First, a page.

bizarre presumption.

Created disorder is the shadow side of rational-scientific developments whose marvels continuously dazzle. Could a sensitivity and respect for this disorder guide us back to our center, the self, rather than drive us away from it? Nothing but the integration of our shadow-creation of disorder is likely to have any success. Jung’s remark that “the world hangs on a thin thread, and that thread is the psyche of man”  should be a compulsory meditation, like musing on the mystery of a Zen koan, for all of us—especially the titans of industry and government, and the entrepreneurs of Silicon Valley.

So-called primitive logic, remarkably uncovered by the French anthropologist Claude L.vi-Strauss, and which also characterized alchemical thinking, creates order in ways at variance with the rational-scientific approach. In that older logic, the rule is not to find a new solution but, through the serious play of metaphor, to seek out an opposite to any event, discovering it metaphorically in mythical structure.  The older process requires a diffuse but still focused form of awareness—variously called mythical or lunar in distinction to rational or solar—bridging conscious and unconscious, outer and inner, and sensitive to a causal forms of order that appear, for example, in synchronicity.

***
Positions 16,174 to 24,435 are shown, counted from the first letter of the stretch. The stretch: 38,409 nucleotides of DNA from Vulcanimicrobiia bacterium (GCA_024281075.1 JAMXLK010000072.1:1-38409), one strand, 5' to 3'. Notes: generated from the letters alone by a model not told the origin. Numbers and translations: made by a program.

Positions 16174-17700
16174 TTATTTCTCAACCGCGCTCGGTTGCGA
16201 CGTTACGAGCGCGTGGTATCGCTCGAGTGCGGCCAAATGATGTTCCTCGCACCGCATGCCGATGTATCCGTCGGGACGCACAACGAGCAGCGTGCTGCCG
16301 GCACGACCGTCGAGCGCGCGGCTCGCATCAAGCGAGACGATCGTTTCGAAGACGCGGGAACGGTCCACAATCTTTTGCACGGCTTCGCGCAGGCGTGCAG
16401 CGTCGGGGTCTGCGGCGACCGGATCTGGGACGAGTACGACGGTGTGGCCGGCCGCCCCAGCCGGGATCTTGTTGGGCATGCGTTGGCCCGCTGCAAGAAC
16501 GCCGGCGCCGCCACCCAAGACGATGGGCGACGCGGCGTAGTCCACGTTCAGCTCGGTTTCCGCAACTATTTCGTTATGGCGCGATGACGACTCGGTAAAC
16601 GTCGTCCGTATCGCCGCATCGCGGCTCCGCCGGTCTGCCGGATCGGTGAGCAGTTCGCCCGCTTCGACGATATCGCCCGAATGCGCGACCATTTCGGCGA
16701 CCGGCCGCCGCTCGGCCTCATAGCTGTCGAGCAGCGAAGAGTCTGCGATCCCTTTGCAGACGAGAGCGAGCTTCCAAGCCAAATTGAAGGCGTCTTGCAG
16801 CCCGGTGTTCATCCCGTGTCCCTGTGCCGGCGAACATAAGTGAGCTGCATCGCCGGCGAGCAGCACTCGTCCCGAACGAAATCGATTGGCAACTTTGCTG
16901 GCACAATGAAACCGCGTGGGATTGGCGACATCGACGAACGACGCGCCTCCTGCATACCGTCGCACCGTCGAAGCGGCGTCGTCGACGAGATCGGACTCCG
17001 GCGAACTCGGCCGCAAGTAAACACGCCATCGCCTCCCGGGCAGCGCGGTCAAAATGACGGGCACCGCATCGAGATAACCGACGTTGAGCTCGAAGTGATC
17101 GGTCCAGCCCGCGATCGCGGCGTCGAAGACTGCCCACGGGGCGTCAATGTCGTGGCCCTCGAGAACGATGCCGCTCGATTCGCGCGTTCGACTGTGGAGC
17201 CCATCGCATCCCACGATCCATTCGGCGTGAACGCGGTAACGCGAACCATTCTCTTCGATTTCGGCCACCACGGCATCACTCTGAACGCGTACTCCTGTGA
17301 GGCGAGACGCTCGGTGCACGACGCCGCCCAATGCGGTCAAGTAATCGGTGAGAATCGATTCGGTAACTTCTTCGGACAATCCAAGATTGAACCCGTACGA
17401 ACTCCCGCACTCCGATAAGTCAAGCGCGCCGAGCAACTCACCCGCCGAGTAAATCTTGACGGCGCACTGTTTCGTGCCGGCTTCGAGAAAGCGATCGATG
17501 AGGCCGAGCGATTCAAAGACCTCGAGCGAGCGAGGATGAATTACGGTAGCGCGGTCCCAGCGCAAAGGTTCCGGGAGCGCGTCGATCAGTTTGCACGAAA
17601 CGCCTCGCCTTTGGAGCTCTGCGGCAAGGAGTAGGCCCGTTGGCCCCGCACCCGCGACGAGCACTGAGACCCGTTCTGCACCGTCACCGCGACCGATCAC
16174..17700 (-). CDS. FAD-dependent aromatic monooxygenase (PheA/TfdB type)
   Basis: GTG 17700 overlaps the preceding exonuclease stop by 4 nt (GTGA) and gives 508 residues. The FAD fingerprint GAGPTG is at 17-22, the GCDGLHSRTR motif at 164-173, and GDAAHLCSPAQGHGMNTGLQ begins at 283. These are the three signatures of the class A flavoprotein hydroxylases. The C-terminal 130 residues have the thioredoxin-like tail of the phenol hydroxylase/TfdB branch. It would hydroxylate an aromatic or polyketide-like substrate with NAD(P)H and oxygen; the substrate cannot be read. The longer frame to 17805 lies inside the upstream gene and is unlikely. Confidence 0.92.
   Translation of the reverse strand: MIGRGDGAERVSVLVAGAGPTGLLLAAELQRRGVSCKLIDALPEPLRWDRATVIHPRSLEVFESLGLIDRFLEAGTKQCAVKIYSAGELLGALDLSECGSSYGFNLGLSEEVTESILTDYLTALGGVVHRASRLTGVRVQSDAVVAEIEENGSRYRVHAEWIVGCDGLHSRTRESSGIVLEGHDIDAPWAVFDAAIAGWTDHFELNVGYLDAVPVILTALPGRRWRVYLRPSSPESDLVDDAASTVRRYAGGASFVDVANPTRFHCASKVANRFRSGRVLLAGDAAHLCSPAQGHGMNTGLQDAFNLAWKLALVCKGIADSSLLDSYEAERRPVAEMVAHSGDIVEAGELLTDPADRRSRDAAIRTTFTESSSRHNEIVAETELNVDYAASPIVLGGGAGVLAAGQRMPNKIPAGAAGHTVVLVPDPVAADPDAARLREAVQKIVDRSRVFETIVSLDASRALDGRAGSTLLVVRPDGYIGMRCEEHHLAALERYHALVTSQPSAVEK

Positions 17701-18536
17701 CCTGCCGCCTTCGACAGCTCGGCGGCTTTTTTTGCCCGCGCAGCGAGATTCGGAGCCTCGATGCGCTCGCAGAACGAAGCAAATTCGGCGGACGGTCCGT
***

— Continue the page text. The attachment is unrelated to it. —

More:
The scientific mind understands  nature. Storms, earthquakes, unusual cold, heat spells, and so forth, are rationally understood: something has caused them. Such knowledge becomes a powerful defense against disturbing feelings. Science will predict when these environmental conditions will likely end, and so we have the promise of a “good object” to take away the “bad.” We just have to be adult, tolerate frustration, and understand that better days will come. The masthead of science is blazoned with causality and objectivity.